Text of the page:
enviroment-conduct-performance-paradigm

I have often heard people say stuff like ‘if I was in so and so place, or if I had so and so opportunities, or if I was alive during so and so era, my life would have been so and so better’. Chances are huge that you too have said such at some point in your life. Most of the time, when we encounter failure by performing below what is celebrated or below what we really wanted, we tend to fall into one of these 2 extremes.

The first is a state of complete loss of belief in oneself and ability. This is when we come to accept failure and as such tag ourselves as failures. This is the root reason why many people drop out from school. When we fall into this mind-set, we stop seeing the need to try again and as such we simply just decide to quit and sometimes not do anything again; or quit to take up a different route and challenge.( example of such people are those that transfer from science related studies in school to the less tedious administrative courses. Of course, at times this is the wisest resolve to take on)

The second category consists of those who decide to give excuses like the ones in the opening paragraph. I heard someone describe an excuse as the tool of the incompetent and a monument of fools. I like to call it an unjust justification of failure. An excuse given is a failure tolerated and so excuses should be avoided at all cost.

The both categories are not good responses to failure. But somehow, I believe the latter is worse because it places you in a fool’s paradise where deceit is forcefully and foolishly accepted as reality. And many people especially in the school I come from like to take this option.

I finished from Obafemi Awolowo University which is arguably the best university in Nigeria and one of the best in Africa. We are notoriously known for being tough and difficult and we boast of having the best human products to show for it. The curriculum there is tough and so not too many people finish with first class honours. It is in fact believed that employers rate a second class lower honour from OAU higher than a second class upper from most other schools in the country. These facts and many more is what forms the basis why many students who don’t perform too well in my school console themselves with the idea that they would have struck better academic fortunes in some other schools.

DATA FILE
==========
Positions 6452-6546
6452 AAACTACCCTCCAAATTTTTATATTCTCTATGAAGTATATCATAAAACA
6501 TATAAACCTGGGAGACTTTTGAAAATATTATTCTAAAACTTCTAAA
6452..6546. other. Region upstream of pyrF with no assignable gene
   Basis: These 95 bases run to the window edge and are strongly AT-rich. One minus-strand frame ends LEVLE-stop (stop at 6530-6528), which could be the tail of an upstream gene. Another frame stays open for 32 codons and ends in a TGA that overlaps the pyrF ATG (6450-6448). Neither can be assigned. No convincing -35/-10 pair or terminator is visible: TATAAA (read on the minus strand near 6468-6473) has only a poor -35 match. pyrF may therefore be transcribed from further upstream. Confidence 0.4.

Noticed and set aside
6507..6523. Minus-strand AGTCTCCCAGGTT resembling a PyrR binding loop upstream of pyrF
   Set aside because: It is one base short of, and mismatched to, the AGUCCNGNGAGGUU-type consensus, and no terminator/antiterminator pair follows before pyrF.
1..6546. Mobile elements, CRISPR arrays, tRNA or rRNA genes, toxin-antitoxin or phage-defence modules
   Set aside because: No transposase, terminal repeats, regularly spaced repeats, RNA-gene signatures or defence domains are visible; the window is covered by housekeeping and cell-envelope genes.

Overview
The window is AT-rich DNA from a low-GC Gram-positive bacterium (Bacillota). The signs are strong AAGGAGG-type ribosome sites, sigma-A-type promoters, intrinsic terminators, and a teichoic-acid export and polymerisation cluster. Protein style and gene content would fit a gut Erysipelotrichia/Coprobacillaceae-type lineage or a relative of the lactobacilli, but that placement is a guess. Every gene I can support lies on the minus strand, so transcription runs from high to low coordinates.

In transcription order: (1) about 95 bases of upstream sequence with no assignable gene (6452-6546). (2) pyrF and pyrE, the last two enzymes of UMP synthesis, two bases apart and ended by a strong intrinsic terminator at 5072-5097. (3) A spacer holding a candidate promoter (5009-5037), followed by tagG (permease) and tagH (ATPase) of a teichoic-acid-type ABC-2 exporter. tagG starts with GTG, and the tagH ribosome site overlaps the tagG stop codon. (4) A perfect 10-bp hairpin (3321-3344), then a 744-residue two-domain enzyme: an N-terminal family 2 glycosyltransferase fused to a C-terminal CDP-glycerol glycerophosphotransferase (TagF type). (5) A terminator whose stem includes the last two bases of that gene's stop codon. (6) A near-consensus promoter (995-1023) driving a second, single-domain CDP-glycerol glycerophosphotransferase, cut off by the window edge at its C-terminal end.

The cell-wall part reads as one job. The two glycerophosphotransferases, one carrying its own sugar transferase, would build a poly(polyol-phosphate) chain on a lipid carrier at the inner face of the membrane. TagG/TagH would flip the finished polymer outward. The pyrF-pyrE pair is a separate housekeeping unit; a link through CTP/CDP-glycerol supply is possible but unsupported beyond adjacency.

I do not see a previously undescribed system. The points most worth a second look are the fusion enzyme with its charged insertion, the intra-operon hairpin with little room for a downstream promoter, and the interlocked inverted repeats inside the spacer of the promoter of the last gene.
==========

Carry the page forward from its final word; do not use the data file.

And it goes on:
I don’t believe this is always true and I would prove that with the knowledge from a concept in the field of marketing called the structure-conduct-performance-paradigm.

Well, it has been a proven fact that a first class student from OAU would most likely repeat same fortune in any other school not just in Africa but in fact, any other school in the entire world and that a first class student from many other schools might have to struggle to clinch a first class or even second class upper honours in our school. But I am not in any way convinced that a 2:1 student in OAU will automatically translate to a 1st class student in any other school just as much as a 2:1 student in those other schools will not automatically translate to a 2:2 or 3rd class student here.

Let’s do a quick little lesson in marketing. Under the structure-conduct-performance-paradigm approach of understanding market situations, performance of the market is usually a function of conduct in the market; while conduct is a function of structure of the market. Therefore, invariably performance is a function of conduct and structure. Now let’s apply this to our foregoing discussion.

Your performance anywhere and at anything is a function of your conduct and attitudes in as much as it is a function of your abilities. It could be argued even further that performance at anything is more influenced by attitude and conduct rather than innate abilities. Like the saying goes, it is your attitude that determines your altitude in life. There are several tales of geniuses who never went far; men of great potentials that ended as non-entities in life…. There are also great stories of ordinary men who achieved extraordinary feats and natural men who achieved supernatural results. These stories are everywhere; in movies, books (I recommend Malcolm Gladwell’s outliers), in sitcoms, history literatures, the bible, etc. so we can say directly that performance is determined by conduct (or action); and also that attitude more than ability influences your conduct and actions.